The relationship between the curve of the barsati and the horns of the bull is given by Le Corbusier in sketches of bulls adjoining sketches of the “plastic conception of the capitol” (figs. 38, 39), and quite literally in one of his “Taureau” paintings of the early fifties entitled Atlas Chandigarh. In the context of Hindu iconography, the bull, the crescent moon, and other images in the palace coalesce about the symbolism of the Hindu god Shiva. As one of the Hindu Trinity, Shiva manifests and unifies the duality of existence, simultaneously the sensuous cosmic dancer and the chief ascetic. It is through the symbolism of Shiva that the Hindu set of images are ordered in the Governor’s Palace. For the bull, his horns crowning the palace, is Nandi, the animal vehicle and emblem of Shiva. 12 The curving barsati, the “horns” now of the crescent moon, again indicates Shiva, and in section, the prayer room takes the form of the most common Sivaite symbol, the lingam or phallus (figs. 37, 40, 41, 42-45). It is usually grouped with its feminine counterpart, the inverted triangle of the yoni. Thus in the palace, the prayer room is attached to the base of the central inverted triangle, together lingam and yoni, solid and void, signifying the duality in Hindu thought. Finally, there is the extraordinary correspondence of the curving walls of the governor’s apartment to the sign “OM,” sound and embodiment of Shiva as the Absolute (figs. 48-50). Virtually the same shapes as the Algiers apartment blocks, they are here rearranged to take on new meaning. 13 Although the sign does not appear in the first design, its introduction elaborates meanings latent in the idea of the Palace as a Hindu temple.
The references to Shiva as the specific deity of the Governor’s Palace is explained by his role as the chief yogi, and thus in charge of the esoteric yoga doctrine of the Kundalini. This is conceived to be a serpent power residing in the base of the spine which through yoga exercises is forced up the central axis of the body in two intertwining spirals (recalling the red and blue spirals of the Modulor). It passes through a number of lotus centers or chakras in pursuit of the goal of liberating the Self by unification with the Divine. It is in the symbol of the highest chakra that the placement of the Hindu images is established. The images appear in the palace in the same relationship as in the chakra symbol (see figs. 17, 47). At the peak of the vertical axis where the barsati crowns the palace, the crescent moon surmounts the inverted yoni triangle, complemented within by the lingam and the sign of Om, together symbolizing the transcendent state where “one witnesses divine revelations day and night.” 14 The biological analogy of Chandigarh as body and head is extended to the metaphysical; the experience of the building, spiraling from dark to light, is ordered as a mystical journey within the self, beginning at the center of Chandigarh and culminating above the roof of the Governor’s Palace.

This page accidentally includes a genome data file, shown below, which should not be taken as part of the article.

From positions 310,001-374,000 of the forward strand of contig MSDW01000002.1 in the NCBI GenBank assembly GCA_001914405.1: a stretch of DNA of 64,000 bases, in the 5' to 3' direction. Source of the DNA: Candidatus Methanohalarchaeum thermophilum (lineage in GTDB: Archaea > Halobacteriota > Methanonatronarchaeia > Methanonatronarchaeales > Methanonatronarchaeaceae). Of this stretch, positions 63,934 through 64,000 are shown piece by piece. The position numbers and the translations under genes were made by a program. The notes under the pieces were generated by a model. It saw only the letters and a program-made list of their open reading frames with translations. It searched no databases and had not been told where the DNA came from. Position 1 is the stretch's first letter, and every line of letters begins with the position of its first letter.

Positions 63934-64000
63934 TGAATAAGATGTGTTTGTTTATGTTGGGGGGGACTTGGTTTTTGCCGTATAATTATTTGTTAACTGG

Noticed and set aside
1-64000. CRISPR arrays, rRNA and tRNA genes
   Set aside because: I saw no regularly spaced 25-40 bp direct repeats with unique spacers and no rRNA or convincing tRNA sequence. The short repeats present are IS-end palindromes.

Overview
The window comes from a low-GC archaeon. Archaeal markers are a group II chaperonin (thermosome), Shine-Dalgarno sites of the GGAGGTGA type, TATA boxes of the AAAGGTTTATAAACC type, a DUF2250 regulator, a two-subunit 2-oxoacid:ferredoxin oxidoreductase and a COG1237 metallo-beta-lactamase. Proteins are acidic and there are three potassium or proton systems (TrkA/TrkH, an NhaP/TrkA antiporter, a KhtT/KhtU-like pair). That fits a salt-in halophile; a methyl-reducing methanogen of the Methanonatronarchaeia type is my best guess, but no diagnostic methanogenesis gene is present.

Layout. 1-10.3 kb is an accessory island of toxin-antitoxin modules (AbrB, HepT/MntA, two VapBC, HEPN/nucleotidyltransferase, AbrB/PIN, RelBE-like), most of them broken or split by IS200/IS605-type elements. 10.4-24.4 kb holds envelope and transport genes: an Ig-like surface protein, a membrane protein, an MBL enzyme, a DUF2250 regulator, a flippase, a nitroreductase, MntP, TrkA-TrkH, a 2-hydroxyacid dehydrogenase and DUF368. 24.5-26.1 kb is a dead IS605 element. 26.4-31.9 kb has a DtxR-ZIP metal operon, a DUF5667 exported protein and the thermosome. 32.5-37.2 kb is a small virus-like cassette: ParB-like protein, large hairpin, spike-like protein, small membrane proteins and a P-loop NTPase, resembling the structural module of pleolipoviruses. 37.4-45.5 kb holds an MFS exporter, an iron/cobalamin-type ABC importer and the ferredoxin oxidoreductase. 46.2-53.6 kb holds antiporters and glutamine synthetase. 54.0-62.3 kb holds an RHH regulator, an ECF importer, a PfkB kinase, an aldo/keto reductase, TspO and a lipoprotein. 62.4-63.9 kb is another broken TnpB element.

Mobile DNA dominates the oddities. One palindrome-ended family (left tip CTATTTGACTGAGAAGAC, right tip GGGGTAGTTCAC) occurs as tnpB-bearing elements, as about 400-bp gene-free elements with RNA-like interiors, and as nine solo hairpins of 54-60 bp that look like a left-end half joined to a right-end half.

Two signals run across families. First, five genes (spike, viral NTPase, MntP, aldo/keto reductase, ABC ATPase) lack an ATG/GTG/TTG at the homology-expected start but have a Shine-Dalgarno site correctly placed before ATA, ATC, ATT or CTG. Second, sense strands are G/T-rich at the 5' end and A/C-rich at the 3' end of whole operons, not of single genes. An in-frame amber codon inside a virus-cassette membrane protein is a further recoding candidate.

As Mircea Eliade writes, “the phases of the moon give us, if not the historical origin, at least the mythological and symbolic illustration of all dualisms.” 15 Thus the image of the moon in the palace is countered by that of the sun in a set of ancient symbols from the East and West. 16 As the Tibetan yogin attempts to unify the symbolic opposites of sun and moon, Le Corbusier takes the form of the barsati, already articulated as horns and crescent moon, and infuses it with the image of the Egyptian sun boat (fig. 54). 17 The diagonal of the ramp facing the palace visually severs the curving boat from its columnar base. Sailing up the ramp, it recreates the daily journey of the Egyptian sun god Ra across the sky. The vertical thrust of the supporting columns through the elevated water trough mirrors the Egyptian painting of morning, where a god rises from the primeval waters, his raised arms holding aloft the boat of the sun (fig. 55). On the side of the ramp is a symbol that is equally the Buddhist Wheel of the Sun and the Law. Yet another ancient reference made by the barsati and columns, it appears on the ceremonial gate at Sanchi. In the Buddhist search for Nirvana and the Egyptian pursuit of immortality, the theme of the transcendence from mundane reality to a higher plane of existence is joined to the Hindu symbolism.